Superheroes are everywhere, from the blockbuster movies we see to the ever-popular Halloween costumes for both children and adults. There are even dedicated days to these comic book crusaders, such as Free Comic Book Day and San Diego Comic Con. Superheroes can inspire us to be greater; to be the do-gooders in the world.
With this in mind, I wanted to try a Superhero Training Academy for grades K to 5 this past summer. After asking for advice on the listservs and perusing some library blogs I decided to do self-directed stations. This would allow kids to spend as much or as little time as they wanted at each station. I was also inspired by the Unprogramming Conversation Starter that I attended at ALA Annual in Chicago.
I dressed up as Batgirl, which seemed the most obvious being that she too is a librarian.
As the kids arrived, they received a checklist of superhero tasks that they needed to complete. I explained that they could spend as much time as they wanted at each station, but only when they completed all of them could they come up to me to receive their graduation certificate and become an official member of the Justice League. I purchased a really cool PDF template from Etsy to use for the certificate, but you could also just make one of your own on Publisher.
These are the superhero tasks that I chose:
1. Make Your Own Mask/Superhero Identity: I found a mask template on Google and printed it off onto cardstock. Every superhero needs a secret identity, so I printed “My identity is secret. Please call me…” onto white address labels. I also set out some yarn and markers to let them color their masks and write their names. Voila! Super easy.
And because no superhero is complete without a cape, I found this handy tutorial online. I purchased red plastic table covers from my local party store and white elastic. I then found a shield template on Google. I enlarged the template 400% and printed them off onto 11″ x 17″ paper, which made them the perfect size for a cape.
2. Mighty Muscles: Each child was tasked with lifting a boulder and a barbell 5 times each. I made a barbell with a wooden dowel, 2 foam balls, and foam spray paint that I bought at my local craft store. For the “boulder” I simply used a black bean bag.
3. Tunnel Crawl: I set out our play tunnel and told the superheroes-in-training that they needed to prove their agility by crawling through the tunnel and back.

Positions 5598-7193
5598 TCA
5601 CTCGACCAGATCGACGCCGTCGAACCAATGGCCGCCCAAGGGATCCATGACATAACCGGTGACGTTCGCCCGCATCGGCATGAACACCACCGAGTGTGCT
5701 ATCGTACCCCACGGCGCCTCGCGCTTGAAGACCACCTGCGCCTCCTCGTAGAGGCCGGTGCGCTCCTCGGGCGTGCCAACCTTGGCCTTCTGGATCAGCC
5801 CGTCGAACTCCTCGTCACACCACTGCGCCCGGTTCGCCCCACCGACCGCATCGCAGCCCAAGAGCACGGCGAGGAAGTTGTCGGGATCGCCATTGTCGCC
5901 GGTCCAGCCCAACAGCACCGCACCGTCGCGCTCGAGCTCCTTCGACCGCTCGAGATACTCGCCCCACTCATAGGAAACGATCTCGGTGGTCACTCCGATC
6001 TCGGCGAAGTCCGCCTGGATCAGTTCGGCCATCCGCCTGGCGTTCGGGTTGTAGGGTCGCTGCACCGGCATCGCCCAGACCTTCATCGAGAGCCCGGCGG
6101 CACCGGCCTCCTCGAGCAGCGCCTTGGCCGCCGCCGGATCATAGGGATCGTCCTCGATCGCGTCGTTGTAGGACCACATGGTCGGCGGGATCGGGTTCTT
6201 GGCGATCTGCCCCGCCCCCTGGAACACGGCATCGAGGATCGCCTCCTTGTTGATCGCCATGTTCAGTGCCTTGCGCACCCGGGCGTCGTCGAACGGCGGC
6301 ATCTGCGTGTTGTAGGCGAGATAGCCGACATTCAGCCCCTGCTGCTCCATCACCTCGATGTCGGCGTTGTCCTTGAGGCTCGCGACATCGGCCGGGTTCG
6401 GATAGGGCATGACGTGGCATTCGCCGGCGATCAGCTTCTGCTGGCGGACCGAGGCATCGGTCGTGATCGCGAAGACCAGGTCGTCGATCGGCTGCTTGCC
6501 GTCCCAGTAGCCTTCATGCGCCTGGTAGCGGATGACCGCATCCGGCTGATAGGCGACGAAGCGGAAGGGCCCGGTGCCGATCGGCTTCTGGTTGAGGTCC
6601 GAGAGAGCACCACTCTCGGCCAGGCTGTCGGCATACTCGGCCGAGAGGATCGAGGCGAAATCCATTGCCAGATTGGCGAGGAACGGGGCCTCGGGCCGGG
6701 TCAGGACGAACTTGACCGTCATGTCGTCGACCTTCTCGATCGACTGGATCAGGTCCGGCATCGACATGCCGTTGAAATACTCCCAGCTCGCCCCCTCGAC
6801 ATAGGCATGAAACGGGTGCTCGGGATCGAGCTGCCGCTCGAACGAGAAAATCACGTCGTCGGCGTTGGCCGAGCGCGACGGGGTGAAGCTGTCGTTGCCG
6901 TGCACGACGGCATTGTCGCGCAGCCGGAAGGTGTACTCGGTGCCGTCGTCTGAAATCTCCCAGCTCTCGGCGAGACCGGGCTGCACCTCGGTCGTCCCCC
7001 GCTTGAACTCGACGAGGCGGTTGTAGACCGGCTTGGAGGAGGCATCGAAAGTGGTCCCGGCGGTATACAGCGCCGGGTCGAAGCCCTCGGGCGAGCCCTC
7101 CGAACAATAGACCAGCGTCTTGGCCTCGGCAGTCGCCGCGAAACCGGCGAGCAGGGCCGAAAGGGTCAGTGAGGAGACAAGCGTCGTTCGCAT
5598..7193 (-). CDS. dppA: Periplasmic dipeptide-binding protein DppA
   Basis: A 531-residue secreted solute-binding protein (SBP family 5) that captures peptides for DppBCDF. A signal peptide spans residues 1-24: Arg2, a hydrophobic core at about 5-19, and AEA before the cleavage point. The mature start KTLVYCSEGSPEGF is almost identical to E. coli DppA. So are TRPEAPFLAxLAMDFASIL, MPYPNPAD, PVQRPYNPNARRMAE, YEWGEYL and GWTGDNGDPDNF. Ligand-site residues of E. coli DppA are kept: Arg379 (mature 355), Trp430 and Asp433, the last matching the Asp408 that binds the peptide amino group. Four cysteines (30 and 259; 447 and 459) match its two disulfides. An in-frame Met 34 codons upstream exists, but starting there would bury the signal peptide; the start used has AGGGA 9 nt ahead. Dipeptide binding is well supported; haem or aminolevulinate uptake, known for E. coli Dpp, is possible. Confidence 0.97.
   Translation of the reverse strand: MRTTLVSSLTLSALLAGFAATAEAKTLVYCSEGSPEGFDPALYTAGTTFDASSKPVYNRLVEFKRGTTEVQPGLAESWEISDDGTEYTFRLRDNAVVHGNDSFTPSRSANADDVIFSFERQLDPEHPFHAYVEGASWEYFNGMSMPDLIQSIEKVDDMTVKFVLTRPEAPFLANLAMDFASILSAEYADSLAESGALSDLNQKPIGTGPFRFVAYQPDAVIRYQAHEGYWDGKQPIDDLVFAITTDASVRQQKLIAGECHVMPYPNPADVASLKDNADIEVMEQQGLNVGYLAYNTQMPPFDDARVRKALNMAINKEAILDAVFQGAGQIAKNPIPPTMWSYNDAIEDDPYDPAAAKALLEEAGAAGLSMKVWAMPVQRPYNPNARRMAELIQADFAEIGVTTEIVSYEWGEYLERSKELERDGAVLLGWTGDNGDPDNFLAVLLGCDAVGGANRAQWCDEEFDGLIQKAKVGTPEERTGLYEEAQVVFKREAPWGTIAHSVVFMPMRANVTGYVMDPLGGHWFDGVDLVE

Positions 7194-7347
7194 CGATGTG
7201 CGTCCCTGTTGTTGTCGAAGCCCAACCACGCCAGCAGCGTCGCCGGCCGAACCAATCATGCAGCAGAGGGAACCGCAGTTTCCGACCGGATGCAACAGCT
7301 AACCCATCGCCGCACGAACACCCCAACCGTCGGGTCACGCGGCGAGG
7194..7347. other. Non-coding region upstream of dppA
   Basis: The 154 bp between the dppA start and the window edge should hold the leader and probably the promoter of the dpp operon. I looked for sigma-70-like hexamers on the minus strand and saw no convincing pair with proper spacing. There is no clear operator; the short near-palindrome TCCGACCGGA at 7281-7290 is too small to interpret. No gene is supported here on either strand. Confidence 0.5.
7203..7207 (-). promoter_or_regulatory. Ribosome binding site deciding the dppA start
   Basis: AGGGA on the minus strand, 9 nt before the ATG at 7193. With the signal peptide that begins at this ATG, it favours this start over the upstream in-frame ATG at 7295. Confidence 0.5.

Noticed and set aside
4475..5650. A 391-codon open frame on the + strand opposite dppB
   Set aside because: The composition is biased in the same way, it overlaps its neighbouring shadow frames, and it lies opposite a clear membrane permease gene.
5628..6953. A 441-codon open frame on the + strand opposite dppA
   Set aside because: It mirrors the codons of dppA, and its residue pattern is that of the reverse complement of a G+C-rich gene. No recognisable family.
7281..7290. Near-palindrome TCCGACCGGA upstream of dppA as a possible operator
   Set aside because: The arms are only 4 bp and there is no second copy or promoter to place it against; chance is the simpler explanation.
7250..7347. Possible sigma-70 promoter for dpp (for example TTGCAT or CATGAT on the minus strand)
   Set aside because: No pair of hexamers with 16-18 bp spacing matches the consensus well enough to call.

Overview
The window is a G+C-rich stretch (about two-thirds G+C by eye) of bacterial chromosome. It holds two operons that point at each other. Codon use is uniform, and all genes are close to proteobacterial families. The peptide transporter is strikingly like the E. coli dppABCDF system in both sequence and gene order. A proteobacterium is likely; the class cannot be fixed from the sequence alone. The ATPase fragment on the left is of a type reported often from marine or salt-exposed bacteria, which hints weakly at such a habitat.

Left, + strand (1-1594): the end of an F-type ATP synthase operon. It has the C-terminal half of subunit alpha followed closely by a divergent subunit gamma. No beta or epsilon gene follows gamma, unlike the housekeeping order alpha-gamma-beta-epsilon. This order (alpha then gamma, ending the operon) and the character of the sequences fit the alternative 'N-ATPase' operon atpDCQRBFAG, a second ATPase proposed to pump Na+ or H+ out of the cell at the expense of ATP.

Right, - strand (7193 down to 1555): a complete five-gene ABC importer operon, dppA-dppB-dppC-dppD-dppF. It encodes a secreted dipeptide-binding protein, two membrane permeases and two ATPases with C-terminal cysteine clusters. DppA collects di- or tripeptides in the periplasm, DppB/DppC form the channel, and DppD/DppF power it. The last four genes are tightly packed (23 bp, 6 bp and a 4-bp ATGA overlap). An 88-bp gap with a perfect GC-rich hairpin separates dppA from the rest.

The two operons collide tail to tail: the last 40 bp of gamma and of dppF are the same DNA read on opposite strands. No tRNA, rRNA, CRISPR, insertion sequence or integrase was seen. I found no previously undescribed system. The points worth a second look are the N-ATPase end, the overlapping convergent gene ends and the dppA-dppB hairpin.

4. Spiderman’s Web: We had a spider web decoration for Halloween, so I just covered that with masking tape facing out. The kids had to stand behind the line and make 3 large pom-poms stick to the web. You could also just put the masking tape in an open doorway so that it looks like a spider web.
5. Strike Out the Villain: I covered empty soda cans with pictures of (in)famous villains and set out plastic play balls. The children had to test their aim by knocking every villain down.
6. Rescue Mission: My very handy husband built me a balance beam for this activity. I made a “lava pit” out of red paper. The object of this task was to walk across the lava pit without falling, pick up the baby doll at the end, and then carry it back.
7. Kryptonite Disposal: I found some green plastic balls in our toy area to use as Kryptonite. Using plastic spoons, kids had to carry 3 of the balls to the disposal area (a.k.a. a clean garbage can).
8. Brain Power: I put some jelly beans in a jar and the children had to guess how many there were by using their superhuman brain powers. The child who had the closest guess won the entire jar.
9. Super Refueling Station: Because even the best superheroes need to refuel after a long day of training, I set out Avengers fruit snacks, Spiderman graham crackers, and green Hawaiian Punch for a snack.
10. Photo-Op Corner: I found a roll of cityscape backdrop to hang up where the superheroes could take photos. I had a cutout of Iron Man to pose with as well.
All in all, the party was a huge success! The kids had a lot of fun showing off their super skills.
Have you ever planned a Superhero Party at your library? What activities did you do?
For more programming ideas, please visit the full Kickstart List available online.
All program photos courtesy of the Hudson Library.
Kimberly Castle-Alberts is a Children’s/YA Librarian at the Hudson Library & Historical Society in Hudson, OH and is writing this post for the School-Age Programs and Services Committee. You can follow her adventures as a youth services librarian at http://literarylibrariankim.blogspot.com. She can be reached at email@example.com.